Courts in California take violence seriously, so it’s a good idea to hire a violent crimes defense lawyer in California if you are facing charges.
Assault and battery are two common crimes, but not many people know their specific definitions. These can occur independently of each other, but they often go to trial together.
In this article, we’ll go over common examples of assault and battery to help differentiate these two types of crimes.
Assault and Battery
Under California law, these two offenses are separate crimes. However, they often go hand-in-hand and are both considered violent crimes.
Assault can be differentiated because it’s mostly about the threat of violence. Assault with a deadly weapon, for example, often comes up in robbery cases. Even if the weapon was not used, it often results in harsher criminal charges, while aggravated assault can lead to a penalty of up to a year in jail.
Battery, on the other hand, takes place when physical contact is achieved. It can result in bodily injury, but it doesn’t always. Sexual battery, for example, is a form of crime that includes unwanted sexual touching and may not result in violent injury but still carries severe penalties.
Common Examples of Assault and Battery Charges
There are a few common examples of assault and battery that are often used to help people understand the difference.
Assault covers any action that would cause a reasonable person to fear for their safety. It doesn’t need to result in a physical injury, but it is any action that could result in an injury to the victim.
Spitting is often used as an example of battery because it causes no bodily harm, yet it’s easy to understand how it is still a form of offensive touching.
Simple assault is an attempt at harming someone that fails. If it succeeded, there would be a battery element as well.
However, a simple assault includes only the threat. Trying to punch someone or throw something at someone is a form of assault, as long as the attacker is within throwing distance and it is a physical possibility that it could have caused physical harm.
Assaults that are more serious may be considered wobblers because they’re on the line between misdemeanors and felonies.
If the assault involves a peace officer, such as a firefighter, security guard, law enforcement officer, or animal control, then it’s likely to be considered a felony.
The defendant’s criminal history will also inform how a wobbler case is treated. A good defense strategy can go a long way if you are facing charges of this type.
Simple battery includes all the most straightforward examples of battery. Any actual contact, such as striking someone or throwing something at them, is a battery.
Throwing bodily substances of any kind is also considered battery because of the unwanted and harmful nature of the act. Offensive contact of any kind falls into this category!
Domestic violence is a form of battery with harsher penalties and if done against a public officer, this carries steep penalties.
Wobbler battery offenses can be charged as misdemeanors or felonies, depending on how serious they are.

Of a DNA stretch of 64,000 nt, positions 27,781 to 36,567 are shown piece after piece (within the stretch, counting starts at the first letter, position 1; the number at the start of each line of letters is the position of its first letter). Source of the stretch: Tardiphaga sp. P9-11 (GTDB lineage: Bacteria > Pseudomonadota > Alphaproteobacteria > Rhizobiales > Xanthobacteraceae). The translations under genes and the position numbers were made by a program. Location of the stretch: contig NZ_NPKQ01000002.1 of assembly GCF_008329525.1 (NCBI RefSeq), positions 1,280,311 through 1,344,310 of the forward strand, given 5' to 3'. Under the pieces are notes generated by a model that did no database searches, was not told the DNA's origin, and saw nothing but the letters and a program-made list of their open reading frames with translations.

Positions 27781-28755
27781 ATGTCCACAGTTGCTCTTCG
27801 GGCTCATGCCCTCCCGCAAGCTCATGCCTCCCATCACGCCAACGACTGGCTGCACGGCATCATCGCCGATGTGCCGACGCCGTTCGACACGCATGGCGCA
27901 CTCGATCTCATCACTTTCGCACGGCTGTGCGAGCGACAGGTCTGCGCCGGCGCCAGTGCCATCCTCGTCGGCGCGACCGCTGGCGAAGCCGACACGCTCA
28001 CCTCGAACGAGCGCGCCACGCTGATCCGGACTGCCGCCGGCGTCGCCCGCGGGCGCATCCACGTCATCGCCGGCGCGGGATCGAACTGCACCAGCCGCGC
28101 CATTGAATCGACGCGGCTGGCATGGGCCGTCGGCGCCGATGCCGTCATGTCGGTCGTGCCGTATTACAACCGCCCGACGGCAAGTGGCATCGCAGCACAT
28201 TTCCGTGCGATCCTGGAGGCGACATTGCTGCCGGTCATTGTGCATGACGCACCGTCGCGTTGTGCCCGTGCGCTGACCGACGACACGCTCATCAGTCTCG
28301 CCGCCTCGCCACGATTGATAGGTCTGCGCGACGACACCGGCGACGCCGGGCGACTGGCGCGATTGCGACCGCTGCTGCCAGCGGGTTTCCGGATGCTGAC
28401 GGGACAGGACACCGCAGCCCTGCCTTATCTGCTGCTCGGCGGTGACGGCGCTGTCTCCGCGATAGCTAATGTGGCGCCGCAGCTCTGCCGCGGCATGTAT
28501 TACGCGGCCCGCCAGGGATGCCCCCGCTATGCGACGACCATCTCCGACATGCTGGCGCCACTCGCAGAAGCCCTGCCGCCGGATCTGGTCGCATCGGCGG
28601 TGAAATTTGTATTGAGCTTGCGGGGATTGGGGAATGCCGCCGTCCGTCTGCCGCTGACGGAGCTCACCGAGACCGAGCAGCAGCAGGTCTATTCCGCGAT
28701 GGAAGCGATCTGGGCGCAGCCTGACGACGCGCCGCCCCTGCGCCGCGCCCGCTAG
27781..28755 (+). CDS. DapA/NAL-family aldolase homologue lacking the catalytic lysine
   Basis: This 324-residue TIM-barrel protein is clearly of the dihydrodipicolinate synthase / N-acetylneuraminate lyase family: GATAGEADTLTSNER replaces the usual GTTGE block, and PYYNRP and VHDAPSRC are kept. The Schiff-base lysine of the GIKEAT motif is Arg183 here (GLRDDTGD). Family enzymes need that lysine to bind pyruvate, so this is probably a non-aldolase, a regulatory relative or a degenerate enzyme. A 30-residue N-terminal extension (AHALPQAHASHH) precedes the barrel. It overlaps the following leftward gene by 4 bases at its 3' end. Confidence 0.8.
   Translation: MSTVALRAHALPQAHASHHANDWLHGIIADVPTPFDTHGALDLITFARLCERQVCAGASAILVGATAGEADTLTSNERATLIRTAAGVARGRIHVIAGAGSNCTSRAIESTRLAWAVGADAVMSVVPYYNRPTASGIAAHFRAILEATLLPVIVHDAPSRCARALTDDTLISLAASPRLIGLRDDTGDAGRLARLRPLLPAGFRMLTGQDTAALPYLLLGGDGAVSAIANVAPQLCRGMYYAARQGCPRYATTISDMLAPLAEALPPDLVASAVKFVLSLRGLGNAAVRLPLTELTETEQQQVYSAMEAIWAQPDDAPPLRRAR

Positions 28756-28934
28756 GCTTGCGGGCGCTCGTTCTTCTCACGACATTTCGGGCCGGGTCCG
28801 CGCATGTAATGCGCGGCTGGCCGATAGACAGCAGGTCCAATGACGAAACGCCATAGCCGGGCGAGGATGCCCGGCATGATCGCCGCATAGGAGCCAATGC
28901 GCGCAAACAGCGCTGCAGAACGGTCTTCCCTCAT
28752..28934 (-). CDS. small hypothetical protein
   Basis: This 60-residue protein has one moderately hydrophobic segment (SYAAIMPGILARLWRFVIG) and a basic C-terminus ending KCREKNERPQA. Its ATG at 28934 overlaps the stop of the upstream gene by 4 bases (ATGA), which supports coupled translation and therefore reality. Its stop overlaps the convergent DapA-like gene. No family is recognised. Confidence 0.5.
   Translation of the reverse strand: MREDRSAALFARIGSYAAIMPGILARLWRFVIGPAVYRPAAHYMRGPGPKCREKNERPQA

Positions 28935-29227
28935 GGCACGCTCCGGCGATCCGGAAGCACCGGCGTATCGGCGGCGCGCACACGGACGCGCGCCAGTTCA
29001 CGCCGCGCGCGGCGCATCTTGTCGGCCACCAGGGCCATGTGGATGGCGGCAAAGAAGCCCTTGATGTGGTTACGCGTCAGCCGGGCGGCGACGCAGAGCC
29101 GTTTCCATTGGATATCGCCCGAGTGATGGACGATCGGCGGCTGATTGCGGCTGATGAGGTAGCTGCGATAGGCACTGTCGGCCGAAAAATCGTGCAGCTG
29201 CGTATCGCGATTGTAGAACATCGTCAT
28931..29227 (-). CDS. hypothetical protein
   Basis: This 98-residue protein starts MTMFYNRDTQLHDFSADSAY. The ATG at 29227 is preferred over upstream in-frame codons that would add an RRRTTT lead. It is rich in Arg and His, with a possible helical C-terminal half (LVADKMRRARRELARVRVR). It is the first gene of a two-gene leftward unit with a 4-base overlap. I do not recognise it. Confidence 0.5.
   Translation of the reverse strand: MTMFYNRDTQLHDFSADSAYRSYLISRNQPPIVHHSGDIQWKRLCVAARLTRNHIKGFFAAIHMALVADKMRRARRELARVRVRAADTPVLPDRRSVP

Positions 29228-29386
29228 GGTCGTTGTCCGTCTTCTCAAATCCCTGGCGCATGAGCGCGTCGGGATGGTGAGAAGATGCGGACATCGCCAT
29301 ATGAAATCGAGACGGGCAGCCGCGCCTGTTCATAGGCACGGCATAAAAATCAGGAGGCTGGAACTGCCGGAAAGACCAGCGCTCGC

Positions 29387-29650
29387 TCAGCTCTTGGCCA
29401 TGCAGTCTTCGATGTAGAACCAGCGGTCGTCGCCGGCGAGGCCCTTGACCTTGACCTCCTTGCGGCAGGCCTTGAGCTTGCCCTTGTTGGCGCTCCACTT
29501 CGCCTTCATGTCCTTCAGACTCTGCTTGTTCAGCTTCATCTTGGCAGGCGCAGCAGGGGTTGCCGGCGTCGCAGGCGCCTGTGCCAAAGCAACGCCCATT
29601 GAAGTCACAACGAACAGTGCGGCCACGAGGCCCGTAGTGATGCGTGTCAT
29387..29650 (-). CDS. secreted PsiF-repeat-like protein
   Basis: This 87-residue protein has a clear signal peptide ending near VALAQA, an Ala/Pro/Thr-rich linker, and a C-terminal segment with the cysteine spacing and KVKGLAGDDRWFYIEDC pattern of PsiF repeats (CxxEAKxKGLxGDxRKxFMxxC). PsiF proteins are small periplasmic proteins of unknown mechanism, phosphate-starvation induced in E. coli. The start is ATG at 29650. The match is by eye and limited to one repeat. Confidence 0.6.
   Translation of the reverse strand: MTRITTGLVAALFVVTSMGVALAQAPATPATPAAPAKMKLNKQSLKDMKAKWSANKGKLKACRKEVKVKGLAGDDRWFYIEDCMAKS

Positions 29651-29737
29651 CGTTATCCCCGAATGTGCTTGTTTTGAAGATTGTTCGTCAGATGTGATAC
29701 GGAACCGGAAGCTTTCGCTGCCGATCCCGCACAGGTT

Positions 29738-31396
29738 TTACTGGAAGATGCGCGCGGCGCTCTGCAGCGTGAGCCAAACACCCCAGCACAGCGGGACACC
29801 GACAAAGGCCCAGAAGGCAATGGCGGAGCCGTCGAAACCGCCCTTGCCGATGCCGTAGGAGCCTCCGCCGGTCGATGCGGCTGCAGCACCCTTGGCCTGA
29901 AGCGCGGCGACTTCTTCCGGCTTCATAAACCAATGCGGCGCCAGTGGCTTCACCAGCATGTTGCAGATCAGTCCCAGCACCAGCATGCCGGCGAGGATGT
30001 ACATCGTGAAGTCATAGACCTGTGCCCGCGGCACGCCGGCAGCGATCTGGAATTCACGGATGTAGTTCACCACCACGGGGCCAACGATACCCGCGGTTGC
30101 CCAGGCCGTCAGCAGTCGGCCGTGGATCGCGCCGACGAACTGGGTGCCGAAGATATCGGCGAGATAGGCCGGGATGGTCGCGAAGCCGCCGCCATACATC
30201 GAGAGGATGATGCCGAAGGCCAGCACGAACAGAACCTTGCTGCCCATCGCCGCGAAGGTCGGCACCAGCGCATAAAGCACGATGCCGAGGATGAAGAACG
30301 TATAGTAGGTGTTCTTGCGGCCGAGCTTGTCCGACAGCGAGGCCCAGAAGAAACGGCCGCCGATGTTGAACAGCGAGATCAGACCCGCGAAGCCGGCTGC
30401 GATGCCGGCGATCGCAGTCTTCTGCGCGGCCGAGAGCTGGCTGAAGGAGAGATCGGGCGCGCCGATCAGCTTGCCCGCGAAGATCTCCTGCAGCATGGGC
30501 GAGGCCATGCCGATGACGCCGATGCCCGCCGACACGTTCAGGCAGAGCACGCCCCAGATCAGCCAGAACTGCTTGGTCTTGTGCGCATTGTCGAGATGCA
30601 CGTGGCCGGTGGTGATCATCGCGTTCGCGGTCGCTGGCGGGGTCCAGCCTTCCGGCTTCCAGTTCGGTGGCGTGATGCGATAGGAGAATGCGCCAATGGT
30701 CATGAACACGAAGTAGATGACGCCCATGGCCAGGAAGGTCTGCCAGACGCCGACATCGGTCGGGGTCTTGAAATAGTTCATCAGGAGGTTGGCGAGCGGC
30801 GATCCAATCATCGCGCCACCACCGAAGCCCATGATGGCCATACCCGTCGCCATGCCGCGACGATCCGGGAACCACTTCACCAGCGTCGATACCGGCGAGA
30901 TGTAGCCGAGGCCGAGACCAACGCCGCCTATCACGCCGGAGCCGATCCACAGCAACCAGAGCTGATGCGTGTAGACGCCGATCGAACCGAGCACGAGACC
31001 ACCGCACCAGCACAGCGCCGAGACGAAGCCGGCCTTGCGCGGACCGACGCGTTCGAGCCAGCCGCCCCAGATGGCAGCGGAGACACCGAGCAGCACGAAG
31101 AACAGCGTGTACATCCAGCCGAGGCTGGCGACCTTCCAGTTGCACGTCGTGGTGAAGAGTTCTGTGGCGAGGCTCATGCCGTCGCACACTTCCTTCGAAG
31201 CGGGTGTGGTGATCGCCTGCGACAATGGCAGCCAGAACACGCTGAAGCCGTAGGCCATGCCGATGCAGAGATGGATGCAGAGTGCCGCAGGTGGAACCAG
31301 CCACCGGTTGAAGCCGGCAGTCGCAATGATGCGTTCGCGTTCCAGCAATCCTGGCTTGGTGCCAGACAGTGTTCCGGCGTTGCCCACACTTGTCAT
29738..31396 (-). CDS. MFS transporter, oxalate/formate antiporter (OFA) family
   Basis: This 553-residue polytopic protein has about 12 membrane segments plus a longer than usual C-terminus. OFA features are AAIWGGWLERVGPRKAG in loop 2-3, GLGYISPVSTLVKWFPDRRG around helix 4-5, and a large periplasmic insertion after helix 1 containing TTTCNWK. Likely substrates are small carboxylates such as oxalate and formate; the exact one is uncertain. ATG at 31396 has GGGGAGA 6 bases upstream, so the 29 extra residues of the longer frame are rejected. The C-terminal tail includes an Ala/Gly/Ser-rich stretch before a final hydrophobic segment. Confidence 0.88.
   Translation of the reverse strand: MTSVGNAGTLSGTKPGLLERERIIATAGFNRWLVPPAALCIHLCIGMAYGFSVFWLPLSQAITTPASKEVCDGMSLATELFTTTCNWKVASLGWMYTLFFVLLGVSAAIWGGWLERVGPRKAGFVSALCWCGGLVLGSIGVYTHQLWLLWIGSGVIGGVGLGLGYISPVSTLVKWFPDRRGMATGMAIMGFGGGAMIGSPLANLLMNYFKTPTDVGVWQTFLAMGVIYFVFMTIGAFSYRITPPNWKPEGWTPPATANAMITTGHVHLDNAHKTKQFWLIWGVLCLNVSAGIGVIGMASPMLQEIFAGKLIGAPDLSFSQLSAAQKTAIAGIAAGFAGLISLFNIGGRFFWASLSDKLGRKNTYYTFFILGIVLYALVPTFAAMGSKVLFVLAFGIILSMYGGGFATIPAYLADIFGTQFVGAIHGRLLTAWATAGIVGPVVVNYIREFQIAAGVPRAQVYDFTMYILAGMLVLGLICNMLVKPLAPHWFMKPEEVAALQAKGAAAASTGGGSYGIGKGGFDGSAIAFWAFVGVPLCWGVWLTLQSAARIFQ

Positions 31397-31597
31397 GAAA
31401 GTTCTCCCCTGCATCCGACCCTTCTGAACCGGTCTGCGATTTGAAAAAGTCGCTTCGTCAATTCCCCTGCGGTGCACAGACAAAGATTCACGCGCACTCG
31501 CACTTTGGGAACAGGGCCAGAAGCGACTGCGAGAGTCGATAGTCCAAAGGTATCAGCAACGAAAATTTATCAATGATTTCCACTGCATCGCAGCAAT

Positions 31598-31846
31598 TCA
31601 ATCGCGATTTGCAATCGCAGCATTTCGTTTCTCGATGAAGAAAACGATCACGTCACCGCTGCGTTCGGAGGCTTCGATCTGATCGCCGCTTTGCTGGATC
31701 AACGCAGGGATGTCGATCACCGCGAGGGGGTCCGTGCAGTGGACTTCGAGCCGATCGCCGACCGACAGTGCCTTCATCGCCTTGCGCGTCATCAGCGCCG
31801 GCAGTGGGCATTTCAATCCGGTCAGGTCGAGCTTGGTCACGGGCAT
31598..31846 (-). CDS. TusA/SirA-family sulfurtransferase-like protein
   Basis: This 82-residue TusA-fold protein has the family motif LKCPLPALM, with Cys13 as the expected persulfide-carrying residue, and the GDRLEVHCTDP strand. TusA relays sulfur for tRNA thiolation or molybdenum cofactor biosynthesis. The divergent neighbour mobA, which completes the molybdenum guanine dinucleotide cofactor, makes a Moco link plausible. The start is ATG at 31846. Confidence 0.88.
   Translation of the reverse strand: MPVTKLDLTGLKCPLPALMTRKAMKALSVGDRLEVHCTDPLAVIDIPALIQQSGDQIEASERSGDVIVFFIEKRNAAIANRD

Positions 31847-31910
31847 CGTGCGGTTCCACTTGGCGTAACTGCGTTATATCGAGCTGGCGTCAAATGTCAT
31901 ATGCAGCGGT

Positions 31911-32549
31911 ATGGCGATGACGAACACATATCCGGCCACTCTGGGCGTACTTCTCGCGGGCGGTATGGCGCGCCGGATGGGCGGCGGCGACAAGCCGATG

Generally, wobbler cases involve professionals. That includes medical technicians, any school employee, traffic officer, healthcare workers, and other people performing their duties.
If a simple battery act is being charged as a felony, the court may instead charge it as a misdemeanor offense in court. An experienced battery attorney can help you with legal defenses and significantly reduce the potential penalties you face.
Penalties for Assault in California
Assault may not involve physical harm, but it can still lead to jail time.
- For simple assault, a person can spend up to six months in jail, be fined up to $1,000, and spend six months on probation.
- However, wobbler assaults or assaults involving a public worker can entail up to three years in jail, a fine of $2,000, and up to three years of probation.
The specifics depend on whether the defendant faces misdemeanor charges or felony charges.
Penalties for Battery in California
Battery is a wobbler offense, which means it can be charged either as a misdemeanor or as a felony, depending on the severity of the crime. For a simple battery charge, one may face up to six months in the county jail, fines of $1000, and up to six months of probation.
Battery crimes against law enforcement or animal control officers will result in longer potential jail time.
If it becomes a felony charge, it may result in state prison time rather than time in the county jail. In that situation, prison time ranges from 16 months to three years, with probation of up to three years.
The standard fine is up to $2,000, but it can reach $5,000 if the victim happens to be a juror or $10,000 if the victim either travels via public transport or works on public transport.
Battery against a law enforcement officer carries the same jail time as other felony charges and a fine of up to $10,000.
Are You Facing Assault or Battery Charges? LibertyBell Law Group Can Help!
Hiring a violent crimes defense lawyer in California can turn your case around and help you push back against accusations. Our legal team has served Southern California for many years, and we have developed winning legal strategies for our clients.
We offer free consultations so you can learn more about your legal options and how to move forward. If you are interested in personalized legal advice, contact us at 877-545-3559 at LibertyBell Law Group today!